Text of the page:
In the East, between the first century and the fourth century only one theologian mentions Romans 6 in relation to baptism: Origen. He writes about it in a number of places including Homilies on Exodus 5:2 where he says that, “those who have been taken up into Christ by baptism have been taken up into his death and been buried with him, and will rise with him.”[12] The absence of Roman 6 in the East for nearly two hundred years is a mystery for which there is no answer that satisfies completely.  Johnson surveys a number explanations such as heretical use of Paul and the association in the first three centuries of the imagery about the death and resurrection with martyrdom.[13]  Whatever the reason, Origen may have had an important role in preserving a Roman 6 understanding in the East.  Johnson suggests, “given the influence of Origen on Greek patristic theology in general, it would not be unreasonable to conjecture that Origen’s occasional use of Romans 6 in reference to Christian baptism played some role in the fourth-century rediscovery of this orientation in initiation theology and practice throughout the Christian East.”[14]

It is not until the post-Nicene setting as Christianity became legal and then the religion favored by the Roman emperor, that Romans 6 again became an important way that baptism was understood in the East.  Summarizing this period for Jerusalem, Antioch and Cappadocia Bryan Spinks writes, “We also note in the fourth/fifth century explanations the increasing use of the Pauline ideas about baptism in Romans, particularly of dying and rising, and the font as a tomb.  The womb/new birth imagery is still present, but becomes less important.”[15]  Though the other images are not lost, Romans 6 becomes a key text for the practice and understanding of baptism.  Although Easter was not the only time for baptism (Pentecost has consistently been a secondary time for it), it did become the pre-eminent occasion.  The influence of baptismal practice in Jerusalem where the “discovery” of the cross was part of an impressive church building effort by Constantine should not be underestimated. A Holy Week pattern that the followed the Lord through Jerusalem and the surrounding area naturally reinforced a Roman 6 understanding of baptism at the Vigil of Easter.[16]  Romans 6 is a prominent feature in the baptismal homilies of Cyril of Jerusalem, John Chrysostom, Theodore of Mopsuestia in the East and Ambrose in the West.[17]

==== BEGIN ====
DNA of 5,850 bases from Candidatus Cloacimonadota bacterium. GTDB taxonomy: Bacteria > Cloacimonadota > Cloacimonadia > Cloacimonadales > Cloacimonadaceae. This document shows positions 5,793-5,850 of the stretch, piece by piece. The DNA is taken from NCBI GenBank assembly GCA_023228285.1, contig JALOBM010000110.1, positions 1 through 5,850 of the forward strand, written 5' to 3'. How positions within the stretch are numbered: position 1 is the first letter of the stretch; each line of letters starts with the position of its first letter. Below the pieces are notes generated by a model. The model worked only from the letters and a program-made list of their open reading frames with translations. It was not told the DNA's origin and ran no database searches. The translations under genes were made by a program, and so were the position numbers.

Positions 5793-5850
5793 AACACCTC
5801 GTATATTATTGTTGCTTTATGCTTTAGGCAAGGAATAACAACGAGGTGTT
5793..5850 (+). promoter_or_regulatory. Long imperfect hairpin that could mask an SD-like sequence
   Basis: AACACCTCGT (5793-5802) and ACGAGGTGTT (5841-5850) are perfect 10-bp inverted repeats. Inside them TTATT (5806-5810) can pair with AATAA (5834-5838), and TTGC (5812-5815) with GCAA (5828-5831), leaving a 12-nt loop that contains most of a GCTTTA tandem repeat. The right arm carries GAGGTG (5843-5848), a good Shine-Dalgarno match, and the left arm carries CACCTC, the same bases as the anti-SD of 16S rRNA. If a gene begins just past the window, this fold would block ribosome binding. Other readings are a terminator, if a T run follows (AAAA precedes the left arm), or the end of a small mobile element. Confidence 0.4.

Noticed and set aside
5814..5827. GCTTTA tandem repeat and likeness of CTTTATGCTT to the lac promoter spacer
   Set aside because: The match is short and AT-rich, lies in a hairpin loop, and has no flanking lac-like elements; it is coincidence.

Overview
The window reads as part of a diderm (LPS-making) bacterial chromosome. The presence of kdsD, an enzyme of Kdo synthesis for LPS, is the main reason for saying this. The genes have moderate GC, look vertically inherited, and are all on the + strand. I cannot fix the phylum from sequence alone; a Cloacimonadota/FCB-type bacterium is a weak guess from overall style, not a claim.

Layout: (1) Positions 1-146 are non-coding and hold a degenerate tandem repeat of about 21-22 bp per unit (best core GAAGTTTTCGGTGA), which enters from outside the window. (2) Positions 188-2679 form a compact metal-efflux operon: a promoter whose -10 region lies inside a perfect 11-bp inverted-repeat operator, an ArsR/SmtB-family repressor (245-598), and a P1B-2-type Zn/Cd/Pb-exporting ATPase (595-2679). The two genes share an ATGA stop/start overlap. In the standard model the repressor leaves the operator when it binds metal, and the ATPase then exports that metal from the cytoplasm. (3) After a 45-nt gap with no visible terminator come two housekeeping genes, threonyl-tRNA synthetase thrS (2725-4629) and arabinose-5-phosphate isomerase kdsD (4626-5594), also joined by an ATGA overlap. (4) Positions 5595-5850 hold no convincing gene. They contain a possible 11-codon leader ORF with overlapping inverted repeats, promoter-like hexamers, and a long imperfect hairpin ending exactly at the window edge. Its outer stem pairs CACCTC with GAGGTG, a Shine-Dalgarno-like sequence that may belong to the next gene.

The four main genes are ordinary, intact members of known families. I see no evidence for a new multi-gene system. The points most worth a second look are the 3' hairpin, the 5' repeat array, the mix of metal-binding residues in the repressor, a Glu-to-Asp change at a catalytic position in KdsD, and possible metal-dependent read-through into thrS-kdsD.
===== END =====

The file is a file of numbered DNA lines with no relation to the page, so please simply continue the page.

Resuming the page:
The evidence indicates that the Council of Nicea and the changed situation of the Church reflected by the involvement of the Roman emperor Constantine helped produce this change.  We often think about the importance of the Council of Nicea for the confession of the full divinity of the Son of God.  However, it also dealt with the important practical topic of when the Pascha (Easter) should be celebrated.  As Johnson summarizes this: